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3.2 million couples rely on both incomes to survive

18 November 2015 | Press release


  • 3.2 million couples in the UK rely on both incomes to make ends meet
  • Nearly half of all couples are dependent on a double income to pay for essentials
  • A third of households would have to make significant lifestyle changes if they lost one of their incomes

New research shows that 3.2 million [1] households are now reliant on two incomes to make ends meet, and would struggle to cope if they lost one of their incomes.

According to protection specialist LV=, nearly half of all cohabiting couples (45%) are dependent on both incomes to pay for essentials, with one in seven (14%) couples admitting to struggling even with two incomes. We’ve all heard of DINKYs (Double Income, No Kids Yet), but the worrying rise in couples who need both incomes to survive leaves us with millions of ‘Double Income, No Options’ households (DINOs).

Although some depend on both incomes to keep a roof over their heads, an additional three in ten couples (29%) rely on a double income to maintain the quality of their lifestyle, but even these more affluent individuals would have to make significant adjustments if one member became unable to work.

Across all couples, a third (34%) admitted they would have to make substantial changes to their lifestyle if one partner was unable to work. Three in five (59%) would have to cancel holiday plans, while one in five would sacrifice gym memberships (21%) in order to save money. Others would have to make more drastic changes like downsizing their house (13%) or asking family for additional help with childcare (10%).

Sacrifices vary dramatically depending on how tight households find their income. For example, DINOs are more likely to change their shopping habits, with nearly half (46%) saying they’d start shopping at cheaper supermarkets in comparison to just a quarter (23%) of those who need both incomes to maintain their lifestyle. One in ten (12%) DINOs would have to visit food banks just to keep food on the table.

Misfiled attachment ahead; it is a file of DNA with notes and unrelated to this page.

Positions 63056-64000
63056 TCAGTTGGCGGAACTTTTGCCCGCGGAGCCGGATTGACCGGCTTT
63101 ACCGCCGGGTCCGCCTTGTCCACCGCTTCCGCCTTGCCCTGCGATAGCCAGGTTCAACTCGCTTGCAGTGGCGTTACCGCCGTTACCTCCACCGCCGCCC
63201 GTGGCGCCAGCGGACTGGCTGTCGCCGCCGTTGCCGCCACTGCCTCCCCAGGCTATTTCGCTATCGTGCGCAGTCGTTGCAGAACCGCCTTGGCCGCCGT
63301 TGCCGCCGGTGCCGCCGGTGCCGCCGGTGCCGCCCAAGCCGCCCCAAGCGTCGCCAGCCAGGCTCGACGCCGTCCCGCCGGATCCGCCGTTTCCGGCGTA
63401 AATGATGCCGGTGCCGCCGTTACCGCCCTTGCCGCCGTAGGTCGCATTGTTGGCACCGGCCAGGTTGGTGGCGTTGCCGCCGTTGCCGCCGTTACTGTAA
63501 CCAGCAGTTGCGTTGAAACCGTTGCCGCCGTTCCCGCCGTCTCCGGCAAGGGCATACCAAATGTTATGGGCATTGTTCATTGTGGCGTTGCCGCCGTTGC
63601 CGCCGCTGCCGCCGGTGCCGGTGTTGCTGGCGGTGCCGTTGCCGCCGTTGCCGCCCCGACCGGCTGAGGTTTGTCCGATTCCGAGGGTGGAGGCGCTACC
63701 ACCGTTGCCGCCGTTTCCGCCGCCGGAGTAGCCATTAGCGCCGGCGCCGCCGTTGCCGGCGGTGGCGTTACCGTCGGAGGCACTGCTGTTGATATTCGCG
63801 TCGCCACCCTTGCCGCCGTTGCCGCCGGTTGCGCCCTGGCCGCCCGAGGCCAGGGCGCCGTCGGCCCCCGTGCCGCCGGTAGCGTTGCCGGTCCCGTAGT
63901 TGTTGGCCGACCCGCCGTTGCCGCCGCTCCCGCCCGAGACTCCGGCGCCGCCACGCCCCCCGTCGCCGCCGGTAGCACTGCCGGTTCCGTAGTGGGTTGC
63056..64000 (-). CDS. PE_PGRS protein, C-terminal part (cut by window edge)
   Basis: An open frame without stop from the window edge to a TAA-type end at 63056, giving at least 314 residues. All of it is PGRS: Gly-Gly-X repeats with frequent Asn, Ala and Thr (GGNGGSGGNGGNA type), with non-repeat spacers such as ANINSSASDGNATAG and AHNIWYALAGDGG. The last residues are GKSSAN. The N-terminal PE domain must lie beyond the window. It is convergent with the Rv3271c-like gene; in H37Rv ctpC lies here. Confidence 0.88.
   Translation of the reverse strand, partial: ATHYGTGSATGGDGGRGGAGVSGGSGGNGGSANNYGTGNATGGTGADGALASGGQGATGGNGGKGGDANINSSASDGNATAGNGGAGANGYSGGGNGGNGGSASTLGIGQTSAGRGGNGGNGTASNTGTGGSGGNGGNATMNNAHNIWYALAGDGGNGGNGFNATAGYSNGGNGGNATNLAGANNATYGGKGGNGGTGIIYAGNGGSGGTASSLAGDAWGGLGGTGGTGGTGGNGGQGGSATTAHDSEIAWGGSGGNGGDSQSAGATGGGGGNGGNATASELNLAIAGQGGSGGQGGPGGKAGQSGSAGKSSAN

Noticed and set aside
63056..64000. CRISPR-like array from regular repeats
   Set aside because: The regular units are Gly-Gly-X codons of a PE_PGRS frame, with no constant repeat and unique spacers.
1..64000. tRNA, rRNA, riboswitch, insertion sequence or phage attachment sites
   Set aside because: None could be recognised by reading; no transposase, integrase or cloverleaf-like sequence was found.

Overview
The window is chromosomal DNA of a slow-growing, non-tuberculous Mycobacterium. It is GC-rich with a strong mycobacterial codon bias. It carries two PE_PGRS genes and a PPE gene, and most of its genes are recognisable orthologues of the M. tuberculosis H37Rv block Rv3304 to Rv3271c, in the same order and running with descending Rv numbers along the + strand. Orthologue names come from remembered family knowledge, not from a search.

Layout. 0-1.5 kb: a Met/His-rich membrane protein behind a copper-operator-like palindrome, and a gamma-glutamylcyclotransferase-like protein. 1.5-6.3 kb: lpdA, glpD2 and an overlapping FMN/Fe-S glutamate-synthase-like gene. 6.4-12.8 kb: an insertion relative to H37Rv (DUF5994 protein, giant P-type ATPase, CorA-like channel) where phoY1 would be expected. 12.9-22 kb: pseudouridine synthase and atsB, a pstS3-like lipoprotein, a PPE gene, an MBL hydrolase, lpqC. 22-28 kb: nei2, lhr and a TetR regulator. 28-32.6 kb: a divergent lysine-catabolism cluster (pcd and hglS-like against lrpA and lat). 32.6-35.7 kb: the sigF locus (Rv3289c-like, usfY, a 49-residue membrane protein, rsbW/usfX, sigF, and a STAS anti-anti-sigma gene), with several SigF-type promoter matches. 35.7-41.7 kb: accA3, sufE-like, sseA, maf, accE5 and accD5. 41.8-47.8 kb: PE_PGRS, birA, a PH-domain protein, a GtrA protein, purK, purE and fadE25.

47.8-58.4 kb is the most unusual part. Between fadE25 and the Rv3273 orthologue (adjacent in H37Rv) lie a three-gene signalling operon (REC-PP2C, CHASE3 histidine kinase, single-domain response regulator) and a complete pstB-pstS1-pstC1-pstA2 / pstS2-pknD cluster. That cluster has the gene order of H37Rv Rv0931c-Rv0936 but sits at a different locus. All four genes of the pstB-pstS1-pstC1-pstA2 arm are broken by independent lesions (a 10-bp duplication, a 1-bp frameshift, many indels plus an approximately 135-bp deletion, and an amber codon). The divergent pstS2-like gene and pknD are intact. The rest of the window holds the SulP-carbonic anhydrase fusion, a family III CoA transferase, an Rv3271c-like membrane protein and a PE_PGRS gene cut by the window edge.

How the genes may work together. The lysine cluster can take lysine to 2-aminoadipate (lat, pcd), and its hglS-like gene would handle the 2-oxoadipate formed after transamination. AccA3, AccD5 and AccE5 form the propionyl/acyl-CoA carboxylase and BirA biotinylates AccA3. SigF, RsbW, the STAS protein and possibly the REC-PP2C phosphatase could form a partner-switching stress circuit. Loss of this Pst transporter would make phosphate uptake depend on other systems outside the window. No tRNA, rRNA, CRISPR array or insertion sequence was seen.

Half of couples (47%) say that they would ideally have one person 'keep house' and rely on one wage if it was possible. However, this prospect is not only impossible for many, but becoming more difficult - as most double income couples said their combined wages weren't going as far as it was this time last year.

Despite relying on two incomes, most of (64%) of the households surveyed had no income protection, leaving them vulnerable if one member was to become ill or injured. A quarter of couples (25%) had never even thought about taking out Income Protection, even though it could save them from having to downsize their home or sell the family car.

Myles Rix, Managing Director of Protection at LV= said: “Millions of couples in the UK are reliant on having two incomes to pay the bills and would have to make significant changes if one of them was suddenly unable to work due to accident or illness.

“Despite this very few have a financial contingency plan, like Income Protection, which would enable them to focus on recovering without the additional stress of paying the bills.”


[1] Research carried out by Opinium on behalf of LV= found that 16% of people in the UK are part of a couple that relies on two incomes to make ends meet. There are 40,193,000 working age people in the UK, which means that 6.4 million people are part of a couple that is reliant on a double income. Therefore, the number of couples affected is 3.2 million.

Notes

The research was carried out by Opinium Research from 6-9 October 2015. The total sample size was 2,003 British adults over 18 years old and was conducted online. Results are weighted to a nationally representative criteria.

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